California Coast RV Road Trip

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Going to Orlando and its Parks

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Helsinki City Guide

Helsinki, recently awarded as ‘City of Design’ by UNESCO, is the capital of Finland. Unlike the Nordic winter, the temperature of this city is quite livable, and life continues throughout the year. It has four seasons, and the temperatures vary from 32 degrees in the summer and about -20 degrees in the winter. With the More »

Tag Archives: family travel

How to survive traveling solo with your kids

Courtesy of Lainie Liberti

Lainie Liberti and her now 13-year-old son, Miro Sevin Siegel, at Machu Picchu.

Even with two parents, traveling with children can be a challenge. There are bags to pack, sleep schedules to maintain, and young minds to occupy during long flights or car rides. With only one adult to field pleas of “Are we there yet?,” those traveling without a co-parent might feel overwhelmed at the prospect of hitting the road. With the following tips from family travel experts, single parents can enjoy exploring the world in the company of their kids.

Courtesy of Talon Walker

Talon Walker and his son, Steven, 11, on their round-the-world adventures.

Listen to your kids
Talon Walker, author of, and his 11-year-old son have been on a round-the-world journey for more than a year. Walker advises parents to “include your child in the [travel] planning and decision-making as much as possible. Not only is it a great education, but it’s so much more interesting for them when they’ve been involved in the process.”

Adjust your expectations
A mother of two children under age 3, Keryn Means of usually travels with her husband, who helps with diaper changes, feedings and naptime duties. However, a business trip for her previous employer led Means to her first solo trip as a parent: two weeks in China with her then 20-month-old son. After a failed day trip to the island of Macau that left Means and her toddler sweaty and exhausted, Means came to the realization that there are some activities she shouldn’t tackle on her own.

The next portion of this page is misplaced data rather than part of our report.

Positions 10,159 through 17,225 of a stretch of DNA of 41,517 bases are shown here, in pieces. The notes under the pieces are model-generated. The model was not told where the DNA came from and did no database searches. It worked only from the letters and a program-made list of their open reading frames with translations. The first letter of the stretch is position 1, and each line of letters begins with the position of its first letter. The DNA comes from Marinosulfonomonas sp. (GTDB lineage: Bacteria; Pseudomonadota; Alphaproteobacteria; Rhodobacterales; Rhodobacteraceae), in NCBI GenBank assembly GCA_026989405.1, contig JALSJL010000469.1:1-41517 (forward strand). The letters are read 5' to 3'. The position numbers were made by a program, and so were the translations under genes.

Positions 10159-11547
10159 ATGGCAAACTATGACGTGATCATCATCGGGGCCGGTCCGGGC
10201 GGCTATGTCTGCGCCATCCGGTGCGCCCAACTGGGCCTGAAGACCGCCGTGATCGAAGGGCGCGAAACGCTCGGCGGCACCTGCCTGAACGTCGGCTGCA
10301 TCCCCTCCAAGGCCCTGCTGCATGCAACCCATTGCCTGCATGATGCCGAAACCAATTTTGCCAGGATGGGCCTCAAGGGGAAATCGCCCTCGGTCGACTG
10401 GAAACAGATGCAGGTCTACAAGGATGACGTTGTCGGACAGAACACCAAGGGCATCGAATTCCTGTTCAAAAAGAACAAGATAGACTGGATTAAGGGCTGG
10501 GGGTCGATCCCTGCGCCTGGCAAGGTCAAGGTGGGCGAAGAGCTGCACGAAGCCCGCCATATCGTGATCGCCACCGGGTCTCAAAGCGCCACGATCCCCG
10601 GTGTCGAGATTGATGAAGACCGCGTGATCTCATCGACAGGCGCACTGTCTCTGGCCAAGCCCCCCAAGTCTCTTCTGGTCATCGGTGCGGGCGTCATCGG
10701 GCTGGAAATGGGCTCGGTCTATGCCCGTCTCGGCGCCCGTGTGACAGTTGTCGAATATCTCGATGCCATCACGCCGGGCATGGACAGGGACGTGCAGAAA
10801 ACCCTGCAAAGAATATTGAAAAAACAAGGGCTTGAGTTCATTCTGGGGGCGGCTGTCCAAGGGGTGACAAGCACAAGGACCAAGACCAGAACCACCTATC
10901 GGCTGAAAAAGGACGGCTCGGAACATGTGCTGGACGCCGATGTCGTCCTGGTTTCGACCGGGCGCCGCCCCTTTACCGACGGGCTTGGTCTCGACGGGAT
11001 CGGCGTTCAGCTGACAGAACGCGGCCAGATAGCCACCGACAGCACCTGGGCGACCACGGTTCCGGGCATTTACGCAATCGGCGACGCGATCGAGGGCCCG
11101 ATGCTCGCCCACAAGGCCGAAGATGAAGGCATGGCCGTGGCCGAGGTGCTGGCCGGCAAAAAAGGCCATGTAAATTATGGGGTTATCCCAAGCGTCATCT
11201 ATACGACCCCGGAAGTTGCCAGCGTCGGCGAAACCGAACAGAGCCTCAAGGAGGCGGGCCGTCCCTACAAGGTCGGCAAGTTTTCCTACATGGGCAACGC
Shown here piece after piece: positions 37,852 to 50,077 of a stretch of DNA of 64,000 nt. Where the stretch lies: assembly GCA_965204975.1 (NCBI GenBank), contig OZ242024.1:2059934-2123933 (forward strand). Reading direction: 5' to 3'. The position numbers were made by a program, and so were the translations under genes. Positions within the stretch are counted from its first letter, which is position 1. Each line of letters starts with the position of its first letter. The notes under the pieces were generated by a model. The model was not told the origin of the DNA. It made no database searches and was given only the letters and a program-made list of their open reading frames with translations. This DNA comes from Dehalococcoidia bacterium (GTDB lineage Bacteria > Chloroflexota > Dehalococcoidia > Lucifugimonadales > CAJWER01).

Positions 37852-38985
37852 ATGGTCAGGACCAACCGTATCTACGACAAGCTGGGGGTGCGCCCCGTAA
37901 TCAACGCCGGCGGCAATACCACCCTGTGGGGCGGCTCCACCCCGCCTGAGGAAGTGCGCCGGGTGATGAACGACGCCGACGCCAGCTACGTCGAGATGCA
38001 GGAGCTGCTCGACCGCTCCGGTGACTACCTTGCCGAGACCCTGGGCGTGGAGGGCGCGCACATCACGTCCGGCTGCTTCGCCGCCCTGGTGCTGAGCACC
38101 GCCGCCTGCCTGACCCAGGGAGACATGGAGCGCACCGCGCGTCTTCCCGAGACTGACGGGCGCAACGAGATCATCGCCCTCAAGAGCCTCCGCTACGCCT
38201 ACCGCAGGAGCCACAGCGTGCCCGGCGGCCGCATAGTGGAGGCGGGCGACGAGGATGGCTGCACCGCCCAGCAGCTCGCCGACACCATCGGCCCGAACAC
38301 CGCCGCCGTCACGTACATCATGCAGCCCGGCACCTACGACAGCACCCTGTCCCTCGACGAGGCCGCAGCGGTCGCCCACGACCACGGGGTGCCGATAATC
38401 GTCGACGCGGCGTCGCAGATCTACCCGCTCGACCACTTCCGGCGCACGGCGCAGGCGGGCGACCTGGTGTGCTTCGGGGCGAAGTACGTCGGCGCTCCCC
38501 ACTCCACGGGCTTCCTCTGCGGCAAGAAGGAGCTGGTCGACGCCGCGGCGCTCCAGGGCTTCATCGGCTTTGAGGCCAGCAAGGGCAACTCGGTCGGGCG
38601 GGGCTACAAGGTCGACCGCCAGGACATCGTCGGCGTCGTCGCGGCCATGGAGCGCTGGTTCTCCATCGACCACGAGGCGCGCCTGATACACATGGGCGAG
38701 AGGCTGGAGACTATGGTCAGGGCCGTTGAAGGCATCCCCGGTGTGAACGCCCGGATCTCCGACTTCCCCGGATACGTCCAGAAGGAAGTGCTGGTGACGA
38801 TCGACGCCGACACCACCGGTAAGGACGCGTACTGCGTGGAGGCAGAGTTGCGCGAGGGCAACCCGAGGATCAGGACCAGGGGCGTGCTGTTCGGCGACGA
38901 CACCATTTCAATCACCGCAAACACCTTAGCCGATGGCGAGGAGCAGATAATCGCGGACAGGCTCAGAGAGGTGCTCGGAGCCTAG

Without another parent along to help navigate a new locale and perform childcare duties, parents may want to consider reasonable expectations for how much can be accomplished in one day — and build in extra time for play and rest.

Courtesy of Keryn Means

Keryn Means and her son, Dek, making the most of their difficult day in Macau.

Make friends on the road
Traveling without a co-parent can get lonely at times. Walker says his son “needs someone besides Dad as his playmate from time to time.” They make friends at local parks, the beach and hostels. Many assume hostels are solely for college-aged backpackers, but they are also an affordable option for families on a one-person income who want to socialize with other travelers. Learn more about hostels at the Hostelling International website.

Lainie Liberti, who has been traveling the world with her now 13-year-old son for three years, makes friends with locals through “The ‘groups’ feature on the site allows us to post that we are coming to a particular city, and try to arrange meetups, events and social gatherings,” she says. “We’ve met locals who are seniors, kids and everything in-between and have had some amazing experiences!” Liberti blogs about their adventures at

Buddy up
Just because you are traveling as a single parent doesn’t mean you need to go it alone. Invite another adult to join your vacation. It could be a grandparent or other family member, a trusted nanny or a fellow single parent with children.